May 30 2013 by Jason Fogelson
I buzz down to the lobby for some eggs and sausage. The folks at the BEST WESTERN Woodstock Inn certainly laid out the red carpet for us. In the daylight, I notice all of the banners and displays designed to welcome us. There's even left over food from last night's reception available for guests this morning. We stayed at all three kinds of Best Western hotels on this trip: Premiere, Plus and Best Western. And each of them had their charms. For me, it's less about the hotel type and more about the people who run them. We met some great hotel people on this trip, universally proud of their properties and proudly members of Best Western.
It's time to saddle up for the 75-mile ride to Milwaukee. First, we park in front of the historic Opera House on Woodstock Town Square, which achieved its moment of fame when it doubled for Punxsutawney, Pennsylvania in the film "Groundhog Day." After a hike around the square and the active farmer's market, it's time to hit the road. We skirt around Chicago, and climb into Wisconsin. Our Harley friends take the point, and we follow them into Milwaukee. We pass ultramodern Miller Park, where the Milwaukee Brewers play. We ride past vast industrial complexes. Finally, we're there, on the grounds of Harley-Davidson. The bar and shield logo is everywhere, and the big factory setting is wide open and clean. We park our trusty bikes, and hand over the keys. This is the end of the ride, and they've served us well. I spent most of my time on the Heritage, but I swapped over to the Road Glide and Road King for good portions of the ride as well. I think I still prefer the Touring chassis over the Softail, especially for a long ride. But I would be happy with any of the bikes we had to choose from.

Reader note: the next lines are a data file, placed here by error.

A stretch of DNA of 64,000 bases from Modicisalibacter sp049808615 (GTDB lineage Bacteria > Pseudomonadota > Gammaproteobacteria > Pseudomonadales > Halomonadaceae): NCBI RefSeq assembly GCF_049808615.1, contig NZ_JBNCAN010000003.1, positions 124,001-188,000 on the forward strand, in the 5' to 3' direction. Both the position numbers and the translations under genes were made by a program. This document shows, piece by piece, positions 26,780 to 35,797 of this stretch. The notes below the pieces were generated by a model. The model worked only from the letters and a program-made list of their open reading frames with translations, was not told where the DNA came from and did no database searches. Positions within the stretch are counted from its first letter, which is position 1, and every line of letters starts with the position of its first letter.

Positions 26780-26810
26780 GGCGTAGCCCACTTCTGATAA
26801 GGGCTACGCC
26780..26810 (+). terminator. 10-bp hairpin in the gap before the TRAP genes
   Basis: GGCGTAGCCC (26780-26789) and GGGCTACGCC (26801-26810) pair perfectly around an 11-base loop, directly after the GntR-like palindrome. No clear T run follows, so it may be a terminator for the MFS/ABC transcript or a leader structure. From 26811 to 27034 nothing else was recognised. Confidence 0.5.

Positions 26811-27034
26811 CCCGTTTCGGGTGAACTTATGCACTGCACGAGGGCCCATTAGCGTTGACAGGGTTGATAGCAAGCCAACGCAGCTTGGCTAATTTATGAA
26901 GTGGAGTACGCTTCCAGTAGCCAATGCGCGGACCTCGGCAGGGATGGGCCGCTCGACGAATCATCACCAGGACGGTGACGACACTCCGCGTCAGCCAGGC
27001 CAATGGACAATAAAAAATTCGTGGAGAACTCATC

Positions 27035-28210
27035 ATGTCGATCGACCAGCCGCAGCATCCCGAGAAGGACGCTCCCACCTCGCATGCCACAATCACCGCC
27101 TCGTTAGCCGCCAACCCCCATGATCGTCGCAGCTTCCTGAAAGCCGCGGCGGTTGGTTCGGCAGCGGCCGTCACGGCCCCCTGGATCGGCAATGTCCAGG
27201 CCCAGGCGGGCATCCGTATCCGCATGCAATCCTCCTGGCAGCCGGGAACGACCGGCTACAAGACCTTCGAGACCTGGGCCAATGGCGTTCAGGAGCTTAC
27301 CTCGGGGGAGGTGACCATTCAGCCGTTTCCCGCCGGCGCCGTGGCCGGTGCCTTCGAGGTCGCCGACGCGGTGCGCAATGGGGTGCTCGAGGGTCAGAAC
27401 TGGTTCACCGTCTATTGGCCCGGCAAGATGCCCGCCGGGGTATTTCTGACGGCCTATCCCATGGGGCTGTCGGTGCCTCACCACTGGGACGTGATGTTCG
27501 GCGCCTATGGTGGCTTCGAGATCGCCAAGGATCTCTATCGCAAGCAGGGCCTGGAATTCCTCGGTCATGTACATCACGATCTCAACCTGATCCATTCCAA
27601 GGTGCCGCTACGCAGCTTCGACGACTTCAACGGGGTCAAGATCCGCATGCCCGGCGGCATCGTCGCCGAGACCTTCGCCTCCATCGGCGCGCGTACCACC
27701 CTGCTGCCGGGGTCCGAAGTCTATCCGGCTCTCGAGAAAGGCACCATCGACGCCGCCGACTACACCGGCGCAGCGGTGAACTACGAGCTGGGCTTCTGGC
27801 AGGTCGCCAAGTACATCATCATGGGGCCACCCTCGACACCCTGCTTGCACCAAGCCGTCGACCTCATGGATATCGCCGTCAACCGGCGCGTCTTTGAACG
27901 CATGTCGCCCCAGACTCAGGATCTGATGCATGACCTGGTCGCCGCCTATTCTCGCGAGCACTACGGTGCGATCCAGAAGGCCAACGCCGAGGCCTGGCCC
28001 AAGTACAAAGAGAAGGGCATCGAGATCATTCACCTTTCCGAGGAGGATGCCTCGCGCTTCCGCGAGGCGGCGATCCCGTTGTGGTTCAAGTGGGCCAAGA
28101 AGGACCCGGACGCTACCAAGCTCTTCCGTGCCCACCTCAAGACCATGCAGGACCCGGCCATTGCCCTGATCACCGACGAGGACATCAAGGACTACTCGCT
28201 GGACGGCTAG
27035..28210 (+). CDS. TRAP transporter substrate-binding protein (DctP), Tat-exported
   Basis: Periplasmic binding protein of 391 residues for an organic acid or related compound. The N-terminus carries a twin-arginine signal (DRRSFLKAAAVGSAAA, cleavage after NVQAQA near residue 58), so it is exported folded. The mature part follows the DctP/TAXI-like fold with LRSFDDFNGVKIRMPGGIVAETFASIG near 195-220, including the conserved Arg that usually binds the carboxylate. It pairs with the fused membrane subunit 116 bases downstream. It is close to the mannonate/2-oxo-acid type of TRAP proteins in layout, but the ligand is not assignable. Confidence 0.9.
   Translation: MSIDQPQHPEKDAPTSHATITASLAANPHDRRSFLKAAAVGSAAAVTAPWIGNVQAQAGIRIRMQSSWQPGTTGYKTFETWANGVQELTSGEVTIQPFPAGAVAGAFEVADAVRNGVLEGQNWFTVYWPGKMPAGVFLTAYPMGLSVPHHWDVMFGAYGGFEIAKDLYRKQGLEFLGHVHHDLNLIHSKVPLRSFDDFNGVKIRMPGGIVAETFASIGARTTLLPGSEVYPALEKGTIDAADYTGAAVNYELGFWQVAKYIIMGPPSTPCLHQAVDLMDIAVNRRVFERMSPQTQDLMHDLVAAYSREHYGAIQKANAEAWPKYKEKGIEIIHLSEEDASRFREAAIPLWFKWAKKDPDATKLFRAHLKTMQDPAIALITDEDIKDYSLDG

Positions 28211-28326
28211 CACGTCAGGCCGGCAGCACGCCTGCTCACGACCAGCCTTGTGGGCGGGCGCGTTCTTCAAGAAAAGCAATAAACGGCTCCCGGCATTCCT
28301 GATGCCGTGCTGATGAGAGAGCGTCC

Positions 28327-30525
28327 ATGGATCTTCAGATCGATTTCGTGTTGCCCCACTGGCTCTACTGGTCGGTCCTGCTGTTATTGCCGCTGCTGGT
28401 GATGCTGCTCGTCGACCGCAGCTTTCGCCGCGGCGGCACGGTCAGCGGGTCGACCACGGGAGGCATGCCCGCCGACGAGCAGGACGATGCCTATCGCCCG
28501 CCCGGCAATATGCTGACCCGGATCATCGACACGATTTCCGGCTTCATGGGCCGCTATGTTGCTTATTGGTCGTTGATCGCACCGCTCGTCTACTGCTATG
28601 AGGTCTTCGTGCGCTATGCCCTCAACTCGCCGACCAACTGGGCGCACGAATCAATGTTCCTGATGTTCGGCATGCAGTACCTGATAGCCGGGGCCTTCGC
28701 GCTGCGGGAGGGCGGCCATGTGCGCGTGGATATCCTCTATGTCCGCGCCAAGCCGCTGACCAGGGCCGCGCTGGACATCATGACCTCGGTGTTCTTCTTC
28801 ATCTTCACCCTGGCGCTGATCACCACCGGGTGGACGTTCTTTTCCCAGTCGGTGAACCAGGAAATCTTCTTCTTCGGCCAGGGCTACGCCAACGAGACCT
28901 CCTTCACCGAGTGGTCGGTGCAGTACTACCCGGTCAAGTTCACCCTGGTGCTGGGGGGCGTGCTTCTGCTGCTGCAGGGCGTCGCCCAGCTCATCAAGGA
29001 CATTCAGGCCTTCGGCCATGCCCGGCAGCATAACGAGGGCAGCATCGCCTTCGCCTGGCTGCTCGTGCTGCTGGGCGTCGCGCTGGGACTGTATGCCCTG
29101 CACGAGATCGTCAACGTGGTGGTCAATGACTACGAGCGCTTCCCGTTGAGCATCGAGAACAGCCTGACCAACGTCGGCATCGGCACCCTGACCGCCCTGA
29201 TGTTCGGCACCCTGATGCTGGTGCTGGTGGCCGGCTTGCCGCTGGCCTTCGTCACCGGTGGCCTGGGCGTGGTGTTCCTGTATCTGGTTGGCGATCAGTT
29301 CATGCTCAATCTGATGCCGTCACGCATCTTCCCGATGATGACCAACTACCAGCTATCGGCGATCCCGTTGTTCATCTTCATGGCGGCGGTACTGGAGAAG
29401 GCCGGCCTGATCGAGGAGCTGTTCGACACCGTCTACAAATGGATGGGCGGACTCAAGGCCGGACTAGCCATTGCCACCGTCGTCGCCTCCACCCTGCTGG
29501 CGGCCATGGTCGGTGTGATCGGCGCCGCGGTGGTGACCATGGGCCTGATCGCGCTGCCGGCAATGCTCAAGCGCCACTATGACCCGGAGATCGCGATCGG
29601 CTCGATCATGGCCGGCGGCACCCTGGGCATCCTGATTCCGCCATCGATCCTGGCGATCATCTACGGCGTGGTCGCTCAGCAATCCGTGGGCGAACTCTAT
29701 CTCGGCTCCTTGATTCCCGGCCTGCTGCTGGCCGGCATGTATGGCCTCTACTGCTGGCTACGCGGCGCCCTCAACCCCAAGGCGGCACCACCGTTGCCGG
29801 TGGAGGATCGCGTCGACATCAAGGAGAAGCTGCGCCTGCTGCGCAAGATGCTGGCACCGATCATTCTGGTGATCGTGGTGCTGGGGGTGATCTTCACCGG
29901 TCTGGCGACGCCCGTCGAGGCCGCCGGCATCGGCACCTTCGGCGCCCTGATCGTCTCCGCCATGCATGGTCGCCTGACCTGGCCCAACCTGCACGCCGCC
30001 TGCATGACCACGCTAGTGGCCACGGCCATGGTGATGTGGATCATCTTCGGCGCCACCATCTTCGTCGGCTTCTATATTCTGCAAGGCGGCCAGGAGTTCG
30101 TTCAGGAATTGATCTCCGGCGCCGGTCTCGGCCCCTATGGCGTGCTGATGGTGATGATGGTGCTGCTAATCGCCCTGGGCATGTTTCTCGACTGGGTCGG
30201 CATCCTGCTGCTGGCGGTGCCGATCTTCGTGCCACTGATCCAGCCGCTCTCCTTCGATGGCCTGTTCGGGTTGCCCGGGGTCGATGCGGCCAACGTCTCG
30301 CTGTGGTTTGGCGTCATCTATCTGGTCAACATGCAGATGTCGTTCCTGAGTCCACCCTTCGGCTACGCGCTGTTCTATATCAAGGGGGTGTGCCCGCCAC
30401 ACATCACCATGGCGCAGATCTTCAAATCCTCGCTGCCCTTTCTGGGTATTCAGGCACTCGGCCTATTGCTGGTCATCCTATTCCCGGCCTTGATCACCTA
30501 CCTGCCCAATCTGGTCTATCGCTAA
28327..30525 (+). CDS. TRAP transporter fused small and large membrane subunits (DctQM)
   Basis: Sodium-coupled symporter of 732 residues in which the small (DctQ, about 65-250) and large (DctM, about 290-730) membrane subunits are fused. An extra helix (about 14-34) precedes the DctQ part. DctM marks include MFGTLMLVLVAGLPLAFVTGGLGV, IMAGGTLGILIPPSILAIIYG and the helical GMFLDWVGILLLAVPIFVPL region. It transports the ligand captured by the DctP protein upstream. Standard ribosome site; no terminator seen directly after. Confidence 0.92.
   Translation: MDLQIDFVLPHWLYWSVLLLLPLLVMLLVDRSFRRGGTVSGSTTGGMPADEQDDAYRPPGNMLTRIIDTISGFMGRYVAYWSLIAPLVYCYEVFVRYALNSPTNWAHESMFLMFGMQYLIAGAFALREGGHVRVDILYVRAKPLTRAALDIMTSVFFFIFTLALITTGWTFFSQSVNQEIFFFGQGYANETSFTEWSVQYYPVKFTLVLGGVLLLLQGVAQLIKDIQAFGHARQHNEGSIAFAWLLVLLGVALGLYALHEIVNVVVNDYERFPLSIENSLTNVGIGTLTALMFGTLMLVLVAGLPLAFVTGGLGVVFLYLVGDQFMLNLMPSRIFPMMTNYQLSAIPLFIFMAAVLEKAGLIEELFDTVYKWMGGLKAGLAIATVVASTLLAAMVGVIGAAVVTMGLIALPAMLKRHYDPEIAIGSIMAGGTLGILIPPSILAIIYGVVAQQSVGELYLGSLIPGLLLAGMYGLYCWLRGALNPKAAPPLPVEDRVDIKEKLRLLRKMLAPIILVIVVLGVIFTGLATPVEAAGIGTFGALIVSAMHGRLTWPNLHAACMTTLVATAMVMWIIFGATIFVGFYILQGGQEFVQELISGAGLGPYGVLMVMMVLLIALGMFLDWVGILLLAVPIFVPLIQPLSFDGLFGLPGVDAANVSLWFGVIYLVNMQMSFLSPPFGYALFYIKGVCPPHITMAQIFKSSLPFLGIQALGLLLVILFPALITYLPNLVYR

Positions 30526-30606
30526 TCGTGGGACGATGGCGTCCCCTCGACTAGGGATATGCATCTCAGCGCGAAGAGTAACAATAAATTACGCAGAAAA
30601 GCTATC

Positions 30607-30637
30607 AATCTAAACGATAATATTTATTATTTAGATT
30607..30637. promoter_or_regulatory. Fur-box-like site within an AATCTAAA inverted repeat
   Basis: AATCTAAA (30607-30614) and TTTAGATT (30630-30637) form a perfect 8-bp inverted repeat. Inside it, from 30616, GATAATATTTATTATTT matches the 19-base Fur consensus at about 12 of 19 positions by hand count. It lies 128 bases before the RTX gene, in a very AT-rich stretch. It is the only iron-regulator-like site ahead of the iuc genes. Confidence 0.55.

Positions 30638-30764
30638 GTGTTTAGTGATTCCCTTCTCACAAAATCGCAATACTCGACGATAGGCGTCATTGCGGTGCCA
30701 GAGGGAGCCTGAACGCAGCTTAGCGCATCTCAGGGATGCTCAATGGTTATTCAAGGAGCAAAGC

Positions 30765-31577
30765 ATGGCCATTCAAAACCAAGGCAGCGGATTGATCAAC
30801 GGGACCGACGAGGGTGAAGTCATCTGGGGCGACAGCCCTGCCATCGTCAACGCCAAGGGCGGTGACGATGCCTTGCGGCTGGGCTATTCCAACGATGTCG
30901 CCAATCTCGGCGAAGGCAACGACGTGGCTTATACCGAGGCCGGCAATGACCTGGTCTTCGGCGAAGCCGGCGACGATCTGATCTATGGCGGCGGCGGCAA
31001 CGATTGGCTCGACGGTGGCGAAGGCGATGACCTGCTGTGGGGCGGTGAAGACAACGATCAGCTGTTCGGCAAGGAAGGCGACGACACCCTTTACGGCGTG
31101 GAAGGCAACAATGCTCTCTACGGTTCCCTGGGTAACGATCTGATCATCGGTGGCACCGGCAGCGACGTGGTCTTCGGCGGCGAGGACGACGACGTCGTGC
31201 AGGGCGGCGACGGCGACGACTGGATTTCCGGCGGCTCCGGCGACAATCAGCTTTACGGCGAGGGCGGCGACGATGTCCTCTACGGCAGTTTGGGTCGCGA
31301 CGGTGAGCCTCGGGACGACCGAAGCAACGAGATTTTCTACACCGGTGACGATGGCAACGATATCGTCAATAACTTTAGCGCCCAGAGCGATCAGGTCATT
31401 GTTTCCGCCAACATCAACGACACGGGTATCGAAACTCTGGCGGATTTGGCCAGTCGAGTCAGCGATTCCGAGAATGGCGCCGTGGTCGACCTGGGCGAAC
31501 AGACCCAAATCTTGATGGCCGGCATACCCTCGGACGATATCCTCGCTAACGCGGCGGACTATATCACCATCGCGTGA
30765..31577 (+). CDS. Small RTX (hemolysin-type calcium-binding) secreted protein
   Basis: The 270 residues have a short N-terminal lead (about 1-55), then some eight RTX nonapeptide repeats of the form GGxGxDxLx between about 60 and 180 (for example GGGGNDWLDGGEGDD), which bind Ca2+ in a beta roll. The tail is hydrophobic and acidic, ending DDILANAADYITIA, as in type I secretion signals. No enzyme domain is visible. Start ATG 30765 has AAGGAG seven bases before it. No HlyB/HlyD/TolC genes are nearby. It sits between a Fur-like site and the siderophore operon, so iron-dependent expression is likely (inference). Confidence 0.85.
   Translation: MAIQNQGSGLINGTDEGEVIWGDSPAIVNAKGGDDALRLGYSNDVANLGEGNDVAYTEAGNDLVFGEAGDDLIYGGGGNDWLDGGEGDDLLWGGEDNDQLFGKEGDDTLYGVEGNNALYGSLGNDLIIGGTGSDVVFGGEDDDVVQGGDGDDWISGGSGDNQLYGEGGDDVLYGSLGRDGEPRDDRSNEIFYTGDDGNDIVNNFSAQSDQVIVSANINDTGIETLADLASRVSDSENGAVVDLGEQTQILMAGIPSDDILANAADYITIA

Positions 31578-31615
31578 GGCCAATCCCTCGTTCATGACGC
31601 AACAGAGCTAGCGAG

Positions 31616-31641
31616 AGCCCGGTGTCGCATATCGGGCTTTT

We pose for group photos in front of Jeff Decker's bronze sculpture of a hill climber, the centerpiece of the outdoor museum plaza. A few days on the road with these guys, and I know that I'd be happy to ride with them anywhere.
We head in to the Motor Bar and Restaurant across the plaza from the Museum, and enjoy a deliciously spicy lunch. The Motor Bar is a biker's dream, with motorcycles, memorabilia and great food all around. You don't have to visit the museum to enjoy the restaurant. It's Mother's Day tomorrow, and some lucky moms are being treated to some delicious hot wings today.
Finally, it's time to go into the Museum. Just what I've been waiting for, ever since Kansas City. As if visiting the Museum isn't enough, we're going to get a tour of the Motor Company's Archives with Jim Fricke, the Curatorial Director. Fricke is an amazing guy. Before putting together the H-D Museum, he created the Experience Music Project in Seattle, Washington, a truly innovative and amazing museum. Getting to meet him and tour the Archives is a rare and very special treat.